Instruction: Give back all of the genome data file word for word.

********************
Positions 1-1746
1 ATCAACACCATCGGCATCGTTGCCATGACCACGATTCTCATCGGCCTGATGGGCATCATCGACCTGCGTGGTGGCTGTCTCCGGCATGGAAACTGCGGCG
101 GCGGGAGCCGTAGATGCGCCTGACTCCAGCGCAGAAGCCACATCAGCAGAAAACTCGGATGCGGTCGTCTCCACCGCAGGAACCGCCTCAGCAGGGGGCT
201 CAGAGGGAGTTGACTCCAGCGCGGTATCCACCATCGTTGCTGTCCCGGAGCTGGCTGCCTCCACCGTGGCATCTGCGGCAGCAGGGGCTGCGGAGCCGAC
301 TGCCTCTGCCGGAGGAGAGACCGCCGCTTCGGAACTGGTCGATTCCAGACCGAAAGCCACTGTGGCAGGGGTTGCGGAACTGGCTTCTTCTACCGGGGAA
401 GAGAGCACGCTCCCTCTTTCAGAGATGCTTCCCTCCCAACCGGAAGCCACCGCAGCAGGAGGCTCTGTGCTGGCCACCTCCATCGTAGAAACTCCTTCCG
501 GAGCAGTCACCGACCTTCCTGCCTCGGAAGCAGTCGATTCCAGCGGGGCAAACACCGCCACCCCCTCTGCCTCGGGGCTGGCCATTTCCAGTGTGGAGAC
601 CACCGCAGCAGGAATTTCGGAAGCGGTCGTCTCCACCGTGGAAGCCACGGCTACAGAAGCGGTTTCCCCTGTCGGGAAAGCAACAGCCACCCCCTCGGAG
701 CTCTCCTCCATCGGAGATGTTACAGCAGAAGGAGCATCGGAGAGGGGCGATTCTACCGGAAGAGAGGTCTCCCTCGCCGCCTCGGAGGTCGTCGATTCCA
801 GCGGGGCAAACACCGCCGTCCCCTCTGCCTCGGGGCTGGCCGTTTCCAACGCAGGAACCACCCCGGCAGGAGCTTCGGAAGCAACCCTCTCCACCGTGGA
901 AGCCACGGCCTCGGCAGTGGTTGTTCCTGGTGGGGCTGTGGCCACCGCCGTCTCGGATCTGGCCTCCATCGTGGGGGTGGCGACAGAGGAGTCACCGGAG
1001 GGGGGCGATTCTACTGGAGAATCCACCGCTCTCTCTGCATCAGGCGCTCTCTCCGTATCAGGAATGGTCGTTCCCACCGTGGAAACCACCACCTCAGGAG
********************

Positions 1-1746
1 ATCAACACCATCGGCATCGTTGCCATGACCACGATTCTCATCGGCCTGATGGGCATCATCGACCTGCGTGGTGGCTGTCTCCGGCATGGAAACTGCGGCG
101 GCGGGAGCCGTAGATGCGCCTGACTCCAGCGCAGAAGCCACATCAGCAGAAAACTCGGATGCGGTCGTCTCCACCGCAGGAACCGCCTCAGCAGGGGGCT
201 CAGAGGGAGTTGACTCCAGCGCGGTATCCACCATCGTTGCTGTCCCGGAGCTGGCTGCCTCCACCGTGGCATCTGCGGCAGCAGGGGCTGCGGAGCCGAC
301 TGCCTCTGCCGGAGGAGAGACCGCCGCTTCGGAACTGGTCGATTCCAGACCGAAAGCCACTGTGGCAGGGGTTGCGGAACTGGCTTCTTCTACCGGGGAA
401 GAGAGCACGCTCCCTCTTTCAGAGATGCTTCCCTCCCAACCGGAAGCCACCGCAGCAGGAGGCTCTGTGCTGGCCACCTCCATCGTAGAAACTCCTTCCG
501 GAGCAGTCACCGACCTTCCTGCCTCGGAAGCAGTCGATTCCAGCGGGGCAAACACCGCCACCCCCTCTGCCTCGGGGCTGGCCATTTCCAGTGTGGAGAC
601 CACCGCAGCAGGAATTTCGGAAGCGGTCGTCTCCACCGTGGAAGCCACGGCTACAGAAGCGGTTTCCCCTGTCGGGAAAGCAACAGCCACCCCCTCGGAG
701 CTCTCCTCCATCGGAGATGTTACAGCAGAAGGAGCATCGGAGAGGGGCGATTCTACCGGAAGAGAGGTCTCCCTCGCCGCCTCGGAGGTCGTCGATTCCA
801 GCGGGGCAAACACCGCCGTCCCCTCTGCCTCGGGGCTGGCCGTTTCCAACGCAGGAACCACCCCGGCAGGAGCTTCGGAAGCAACCCTCTCCACCGTGGA
901 AGCCACGGCCTCGGCAGTGGTTGTTCCTGGTGGGGCTGTGGCCACCGCCGTCTCGGATCTGGCCTCCATCGTGGGGGTGGCGACAGAGGAGTCACCGGAG
1001 GGGGGCGATTCTACTGGAGAATCCACCGCTCTCTCTGCATCAGGCGCTCTCTCCGTATCAGGAATGGTCGTTCCCACCGTGGAAACCACCACCTCAGGAG